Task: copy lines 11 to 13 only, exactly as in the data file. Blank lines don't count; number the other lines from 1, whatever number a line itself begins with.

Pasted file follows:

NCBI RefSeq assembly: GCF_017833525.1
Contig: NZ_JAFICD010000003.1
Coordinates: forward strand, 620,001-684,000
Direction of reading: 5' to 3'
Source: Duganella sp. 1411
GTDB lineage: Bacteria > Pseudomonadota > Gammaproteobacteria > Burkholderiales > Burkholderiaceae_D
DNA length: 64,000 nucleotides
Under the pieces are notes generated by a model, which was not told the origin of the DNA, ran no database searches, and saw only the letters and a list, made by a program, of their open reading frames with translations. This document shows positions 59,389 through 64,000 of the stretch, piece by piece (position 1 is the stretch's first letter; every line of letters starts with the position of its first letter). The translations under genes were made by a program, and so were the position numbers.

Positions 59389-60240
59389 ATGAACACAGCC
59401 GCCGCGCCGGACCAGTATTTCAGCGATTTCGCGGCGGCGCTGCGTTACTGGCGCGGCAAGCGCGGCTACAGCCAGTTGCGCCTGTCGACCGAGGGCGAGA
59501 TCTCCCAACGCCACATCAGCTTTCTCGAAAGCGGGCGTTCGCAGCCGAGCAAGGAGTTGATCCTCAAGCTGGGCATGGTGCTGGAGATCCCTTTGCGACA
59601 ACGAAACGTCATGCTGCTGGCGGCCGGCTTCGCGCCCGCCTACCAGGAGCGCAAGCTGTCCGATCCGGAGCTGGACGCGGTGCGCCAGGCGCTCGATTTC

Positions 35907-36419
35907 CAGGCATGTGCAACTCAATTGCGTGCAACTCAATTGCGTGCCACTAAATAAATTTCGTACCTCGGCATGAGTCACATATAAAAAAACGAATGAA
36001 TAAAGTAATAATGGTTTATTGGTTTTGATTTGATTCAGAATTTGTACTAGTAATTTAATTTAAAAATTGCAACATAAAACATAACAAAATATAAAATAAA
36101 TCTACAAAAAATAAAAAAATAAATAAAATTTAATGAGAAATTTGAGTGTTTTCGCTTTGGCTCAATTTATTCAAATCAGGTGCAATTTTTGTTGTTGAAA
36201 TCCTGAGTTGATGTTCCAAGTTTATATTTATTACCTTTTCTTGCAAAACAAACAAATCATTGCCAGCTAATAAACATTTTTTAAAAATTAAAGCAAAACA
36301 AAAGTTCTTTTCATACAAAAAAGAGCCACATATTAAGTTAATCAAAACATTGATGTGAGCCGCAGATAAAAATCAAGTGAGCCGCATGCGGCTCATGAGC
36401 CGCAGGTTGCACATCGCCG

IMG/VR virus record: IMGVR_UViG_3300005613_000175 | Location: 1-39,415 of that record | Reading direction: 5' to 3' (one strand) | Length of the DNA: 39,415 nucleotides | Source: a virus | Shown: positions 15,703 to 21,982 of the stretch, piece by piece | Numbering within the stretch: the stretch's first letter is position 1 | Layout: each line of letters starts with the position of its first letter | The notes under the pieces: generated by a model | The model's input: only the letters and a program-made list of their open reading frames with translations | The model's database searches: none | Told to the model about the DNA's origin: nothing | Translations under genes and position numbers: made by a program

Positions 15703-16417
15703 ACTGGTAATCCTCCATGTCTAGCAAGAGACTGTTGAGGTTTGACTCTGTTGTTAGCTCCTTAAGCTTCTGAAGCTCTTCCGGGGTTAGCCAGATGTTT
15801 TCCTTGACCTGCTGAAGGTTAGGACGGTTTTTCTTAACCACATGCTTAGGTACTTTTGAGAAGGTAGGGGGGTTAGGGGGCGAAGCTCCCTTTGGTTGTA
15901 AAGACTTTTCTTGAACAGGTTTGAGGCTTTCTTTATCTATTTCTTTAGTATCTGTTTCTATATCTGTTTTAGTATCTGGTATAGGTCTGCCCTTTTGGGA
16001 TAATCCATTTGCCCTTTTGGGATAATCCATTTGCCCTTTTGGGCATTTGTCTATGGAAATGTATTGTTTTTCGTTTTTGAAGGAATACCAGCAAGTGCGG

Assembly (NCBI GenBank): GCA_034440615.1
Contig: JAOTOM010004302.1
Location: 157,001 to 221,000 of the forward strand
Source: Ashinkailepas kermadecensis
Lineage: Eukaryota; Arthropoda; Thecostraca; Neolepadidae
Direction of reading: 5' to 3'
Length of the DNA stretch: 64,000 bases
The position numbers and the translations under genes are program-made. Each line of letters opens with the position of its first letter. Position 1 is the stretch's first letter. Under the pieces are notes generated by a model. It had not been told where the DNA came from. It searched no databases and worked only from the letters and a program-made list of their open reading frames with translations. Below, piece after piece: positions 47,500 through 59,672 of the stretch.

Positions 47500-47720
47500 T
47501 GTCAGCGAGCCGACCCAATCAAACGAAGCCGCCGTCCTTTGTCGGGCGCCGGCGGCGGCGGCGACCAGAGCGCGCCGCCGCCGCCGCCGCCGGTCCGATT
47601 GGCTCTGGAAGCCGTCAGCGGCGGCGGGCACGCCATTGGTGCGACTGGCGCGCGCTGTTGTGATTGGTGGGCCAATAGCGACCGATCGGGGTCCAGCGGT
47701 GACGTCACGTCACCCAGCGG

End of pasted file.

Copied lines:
59401 GCCGCGCCGGACCAGTATTTCAGCGATTTCGCGGCGGCGCTGCGTTACTGGCGCGGCAAGCGCGGCTACAGCCAGTTGCGCCTGTCGACCGAGGGCGAGA
59501 TCTCCCAACGCCACATCAGCTTTCTCGAAAGCGGGCGTTCGCAGCCGAGCAAGGAGTTGATCCTCAAGCTGGGCATGGTGCTGGAGATCCCTTTGCGACA
59601 ACGAAACGTCATGCTGCTGGCGGCCGGCTTCGCGCCCGCCTACCAGGAGCGCAAGCTGTCCGATCCGGAGCTGGACGCGGTGCGCCAGGCGCTCGATTTC